City won't enforce law

I was pleased to see your recent article about erosion problems at developments near the Rivanna [July 14: "Wash out: New developments raise mud and ire"]. I was not pleased to see my name associated with a statement that I neither made nor agree with.

It is perfectly possible to develop in an environmentally sustainable way. I'm soon to return to architecture school with precisely that aim in mind.

The developers of the River's Edge project have made mistakes, but I don't doubt their commitment to sustainability. I don't object to the project or have any suggestions for changes. If I did, I would take them directly to the developers, some of whom are my neighbors.

The RiverBluff development made one hell of a mess this spring. The entire perimeter of the project bordering the park and river was a poorly controlled disaster which spilled mud either directly into the wetlands below it or into the Rivanna River.

The city's Water Protections Ordinance is essentially worthless. The law itself is great. The problem is that the ridiculously inept Department of Neighborhood Development Services (NDS) is in charge of enforcing it.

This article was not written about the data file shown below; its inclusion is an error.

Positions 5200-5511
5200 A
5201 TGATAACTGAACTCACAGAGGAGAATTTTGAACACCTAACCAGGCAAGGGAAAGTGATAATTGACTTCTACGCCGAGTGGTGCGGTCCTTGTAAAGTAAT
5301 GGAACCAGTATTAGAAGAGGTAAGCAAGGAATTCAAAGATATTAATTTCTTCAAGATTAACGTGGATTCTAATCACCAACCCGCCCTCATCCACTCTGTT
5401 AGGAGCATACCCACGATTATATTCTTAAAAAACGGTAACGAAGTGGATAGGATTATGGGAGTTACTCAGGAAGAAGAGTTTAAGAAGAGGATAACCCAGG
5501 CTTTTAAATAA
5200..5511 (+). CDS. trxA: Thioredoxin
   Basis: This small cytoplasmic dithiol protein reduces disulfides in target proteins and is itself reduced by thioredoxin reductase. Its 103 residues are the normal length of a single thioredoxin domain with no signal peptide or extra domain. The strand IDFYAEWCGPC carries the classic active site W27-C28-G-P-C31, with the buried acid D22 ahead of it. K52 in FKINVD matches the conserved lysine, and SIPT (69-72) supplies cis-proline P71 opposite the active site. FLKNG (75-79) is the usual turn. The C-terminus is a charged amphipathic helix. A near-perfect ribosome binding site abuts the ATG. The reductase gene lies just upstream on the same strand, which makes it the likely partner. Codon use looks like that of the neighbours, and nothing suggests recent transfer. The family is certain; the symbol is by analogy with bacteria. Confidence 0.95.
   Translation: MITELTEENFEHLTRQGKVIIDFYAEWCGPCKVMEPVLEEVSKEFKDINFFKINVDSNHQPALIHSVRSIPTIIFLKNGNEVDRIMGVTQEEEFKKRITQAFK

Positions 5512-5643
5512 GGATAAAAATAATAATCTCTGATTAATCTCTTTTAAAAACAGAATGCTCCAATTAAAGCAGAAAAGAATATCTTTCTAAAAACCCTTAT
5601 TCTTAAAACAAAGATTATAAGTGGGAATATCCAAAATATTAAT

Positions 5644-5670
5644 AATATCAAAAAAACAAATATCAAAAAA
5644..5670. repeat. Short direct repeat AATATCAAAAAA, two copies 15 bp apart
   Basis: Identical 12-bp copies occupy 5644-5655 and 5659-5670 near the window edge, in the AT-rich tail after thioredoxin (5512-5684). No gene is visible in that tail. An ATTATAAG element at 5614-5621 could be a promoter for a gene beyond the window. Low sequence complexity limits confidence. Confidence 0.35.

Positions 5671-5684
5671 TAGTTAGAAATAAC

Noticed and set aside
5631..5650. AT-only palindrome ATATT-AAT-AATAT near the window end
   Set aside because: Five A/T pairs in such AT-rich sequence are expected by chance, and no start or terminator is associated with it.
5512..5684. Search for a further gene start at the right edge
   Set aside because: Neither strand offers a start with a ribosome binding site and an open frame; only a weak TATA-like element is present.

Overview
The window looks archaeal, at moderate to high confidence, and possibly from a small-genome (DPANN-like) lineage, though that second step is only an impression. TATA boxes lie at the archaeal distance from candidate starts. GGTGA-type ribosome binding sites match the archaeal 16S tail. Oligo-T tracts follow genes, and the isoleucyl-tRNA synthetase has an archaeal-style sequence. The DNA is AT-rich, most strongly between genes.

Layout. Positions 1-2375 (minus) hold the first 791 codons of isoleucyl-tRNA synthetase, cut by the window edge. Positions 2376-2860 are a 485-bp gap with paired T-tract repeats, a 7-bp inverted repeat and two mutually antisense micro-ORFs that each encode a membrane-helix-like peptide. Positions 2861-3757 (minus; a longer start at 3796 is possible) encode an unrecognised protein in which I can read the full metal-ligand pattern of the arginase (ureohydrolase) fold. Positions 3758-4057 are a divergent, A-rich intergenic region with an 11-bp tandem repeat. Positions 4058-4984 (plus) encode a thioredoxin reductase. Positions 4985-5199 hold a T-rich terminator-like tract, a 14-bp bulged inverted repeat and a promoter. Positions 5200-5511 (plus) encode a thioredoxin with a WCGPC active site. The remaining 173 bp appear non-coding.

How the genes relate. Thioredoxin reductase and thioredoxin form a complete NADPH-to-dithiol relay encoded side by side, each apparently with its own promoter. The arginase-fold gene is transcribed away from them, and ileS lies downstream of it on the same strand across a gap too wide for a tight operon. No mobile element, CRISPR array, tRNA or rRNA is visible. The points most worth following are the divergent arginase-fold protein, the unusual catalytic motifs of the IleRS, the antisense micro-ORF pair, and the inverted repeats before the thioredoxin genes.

The recent power outages were caused by wind damage to trees, not flooding. The creek in my yard hardly rose.

And Jim Tolbert's excuse for his department's failures is absurd. Neither of the two development projects have adequate silt control measures in place. It's NDS's responsibility to ensure that they do.

I have regularly fought NDS to preserve the "rain garden" that I have spent six years establishing in my yard. The ignorance they've displayed regarding that and their flat-out refusal to obey the law is astounding. Zoning administrator Ashley Cooper has refused for months to act against illegal "erosion impact areas" that constantly choke my creek. It's time for regime change in Charlottesville. The health of the watershed depends upon it.

Louis Schultz